The Power Nap: Tips and Benefits

Name your top 5 guilty pleasures (we’re lumping every delicious, fat- or  carb-loaded goody into one naughty pleasure). Isn’t napping one of them? Honestly, there’s nothing like a solid 20-30 minute crash in the middle of the day when you’re feeling tired or foggy. Add the bonus of numerous studies confirming the healthful benefits of the power nap, and let that guilt morph into a fully validated, blissful snooze.

I’ve read long lists of the benefits of napping, but they pretty much boil down to the following three:

1. Clearer thinking and acuity: A foggy brain struggling to focus and make decisions is an impaired brain. A NASA study showed that a 30-minute nap improved cognitive abilities by roughly 40 percent. Other studies suggest that with a 20-minute nap, the brain can become fully loaded again, neurons fire more effectively and we reap the benefits of being more alert, able to think clearer, enhancing our memories, our ability to problem solve, come up with creative ideas, work efficiently and learn new information.

2. Increased energy and stamina: Harking back to the tale of the tortoise and the hare, it’s not always the one who runs the hardest that wins. Studies show that short naps revive physical energy and increase stamina and endurance, ultimately affecting performance.

3. Protection against heart attack: A 2007 study by the Archives of Internal Medicine concluded that in cultures where afternoon napping is common (i.e., 30-minute siestas at least three times a week), there was a 37 percent lower risk of heart-related death. For individuals who napped only occasionally, the risk was lowered by 12 percent. Both the stress-reducing and restorative effects of napping boost cardiovascular health.

To maximize the effectiveness of your nap, try the following:

1. Early afternoon is the recommended time for a power nap. Napping too late in the day can interfere with night time sleeping, which serves to defeat the purpose of giving your body what it needs to function optimally.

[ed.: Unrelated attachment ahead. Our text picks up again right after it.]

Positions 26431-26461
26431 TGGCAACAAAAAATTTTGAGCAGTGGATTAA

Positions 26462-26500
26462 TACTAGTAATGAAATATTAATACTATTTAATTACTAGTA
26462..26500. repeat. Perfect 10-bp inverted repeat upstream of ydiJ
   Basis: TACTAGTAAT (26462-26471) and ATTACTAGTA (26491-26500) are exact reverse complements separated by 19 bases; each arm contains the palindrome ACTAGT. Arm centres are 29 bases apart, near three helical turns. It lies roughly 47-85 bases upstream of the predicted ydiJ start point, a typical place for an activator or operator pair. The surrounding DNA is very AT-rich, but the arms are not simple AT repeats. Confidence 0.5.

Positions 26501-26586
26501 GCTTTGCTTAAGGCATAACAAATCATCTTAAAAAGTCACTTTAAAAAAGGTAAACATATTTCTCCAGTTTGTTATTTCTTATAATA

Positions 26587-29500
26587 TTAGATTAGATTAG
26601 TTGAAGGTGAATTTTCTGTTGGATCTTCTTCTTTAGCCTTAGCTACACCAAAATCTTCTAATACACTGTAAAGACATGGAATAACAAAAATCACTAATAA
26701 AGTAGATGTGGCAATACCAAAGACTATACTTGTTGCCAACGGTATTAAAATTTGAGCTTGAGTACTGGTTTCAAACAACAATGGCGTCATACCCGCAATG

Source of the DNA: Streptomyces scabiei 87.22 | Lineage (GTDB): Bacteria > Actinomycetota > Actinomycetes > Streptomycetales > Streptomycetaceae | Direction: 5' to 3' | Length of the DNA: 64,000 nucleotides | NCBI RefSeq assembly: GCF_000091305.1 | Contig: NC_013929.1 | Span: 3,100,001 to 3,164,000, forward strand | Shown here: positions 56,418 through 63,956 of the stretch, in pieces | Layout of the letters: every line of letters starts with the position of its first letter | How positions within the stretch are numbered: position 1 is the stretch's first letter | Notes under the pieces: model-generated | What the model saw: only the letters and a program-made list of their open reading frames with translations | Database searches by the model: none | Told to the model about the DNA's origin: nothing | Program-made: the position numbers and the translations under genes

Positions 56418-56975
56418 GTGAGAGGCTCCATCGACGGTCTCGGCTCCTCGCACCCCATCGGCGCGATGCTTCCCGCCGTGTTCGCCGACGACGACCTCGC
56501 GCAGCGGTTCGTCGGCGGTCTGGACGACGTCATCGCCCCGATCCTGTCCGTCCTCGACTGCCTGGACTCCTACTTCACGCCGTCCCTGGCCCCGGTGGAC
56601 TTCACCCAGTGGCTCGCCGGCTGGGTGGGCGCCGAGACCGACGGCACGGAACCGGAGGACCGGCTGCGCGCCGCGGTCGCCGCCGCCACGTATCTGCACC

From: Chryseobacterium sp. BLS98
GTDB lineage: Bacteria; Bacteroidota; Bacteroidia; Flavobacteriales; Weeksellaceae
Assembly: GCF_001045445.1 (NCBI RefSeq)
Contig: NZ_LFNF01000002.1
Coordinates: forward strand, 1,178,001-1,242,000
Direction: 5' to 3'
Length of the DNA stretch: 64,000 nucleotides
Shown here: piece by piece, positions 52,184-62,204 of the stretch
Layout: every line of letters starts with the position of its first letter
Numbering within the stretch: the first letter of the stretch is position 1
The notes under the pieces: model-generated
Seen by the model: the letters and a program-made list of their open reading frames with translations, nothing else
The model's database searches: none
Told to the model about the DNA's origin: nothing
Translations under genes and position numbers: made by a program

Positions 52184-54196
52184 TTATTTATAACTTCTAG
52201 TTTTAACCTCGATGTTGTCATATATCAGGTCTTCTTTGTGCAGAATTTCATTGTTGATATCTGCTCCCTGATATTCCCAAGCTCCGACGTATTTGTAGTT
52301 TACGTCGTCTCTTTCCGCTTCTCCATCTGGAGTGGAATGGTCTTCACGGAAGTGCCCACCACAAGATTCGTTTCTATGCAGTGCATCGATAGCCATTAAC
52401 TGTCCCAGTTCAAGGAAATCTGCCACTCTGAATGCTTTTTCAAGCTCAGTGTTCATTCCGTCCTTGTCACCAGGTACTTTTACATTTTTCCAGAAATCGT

2. Keep it brief. Napping beyond 40 minutes can result in a prolonged groggy feeling and undermine the reviving effects a 20-30 minute nap provides. See what works for you. For some people, anything beyond 10 minutes leaves them in too much of a haze.

3. A quiet setting with low light is optimum for a solid nap. Some businesses (think Google) even have EnergyPods, cocoon-like chairs with headphone jacks, where employees can crash and get revived mid-workday. While most businesses don’t offer this luxury, finding a space and a way to decompress for a few is a worthwhile endeavor. Perhaps you will be the one to get a quiet/meditation-type space created in your office.

4. As counterintuitive as this may seem, having a cup of coffee just prior to napping can help bolster alertness. It takes about 20 minutes for the caffeine effect to kick in, so it shouldn’t interfere with your sleep.

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Richard A
Richard A2 years ago

Thank you for this article and great information.
My own studies confirm the benefits of the 20 minute power nap. Before retiring from my job I had a 30 minute lunch break in the middle of my work day. I gradually picked up the habit of taking a 20 minute power nap every day possible. I found these naps to be fantastically energizing - both physically and mentally. It is a habit that I try to maintain to this day and it still works.

Jo S.
Jo S3 years ago

Thank you Terri.

Elena Poensgen
Elena Poensgen4 years ago

Thank you :)

Lola S.
Lola S4 years ago

One of my co-workers takes a nap under her desk several times a week. I think she read this before me. Will have to give it a try because she always seems so perky! It could be because she is 1/2 my age but it's worth trying, right?!

Angela Malafouris

Well if you work many hours and not in the Google-like office environment it is very hard to apply this. Plus my boss doesn't want to hear that I feel sleepy, she just wants me to try and get the work done. However she was open to the idea of me bringing in a small yoga mattress and going to a closed office space for a ten minute break...lying on my back and resting my spine! Purely because I suffer from severe back aches. I think I will bring this suggestion up to the next office meeting!

Joe R.
Joe R6 years ago


Lindsey Williams
Lindsey Williams7 years ago

thank you

Camila K.
Kamila A8 years ago

I like that info about the coffee

Ioana Boca
Ioana B8 years ago

very informative,thank you

Maira Sun
Maira Sun8 years ago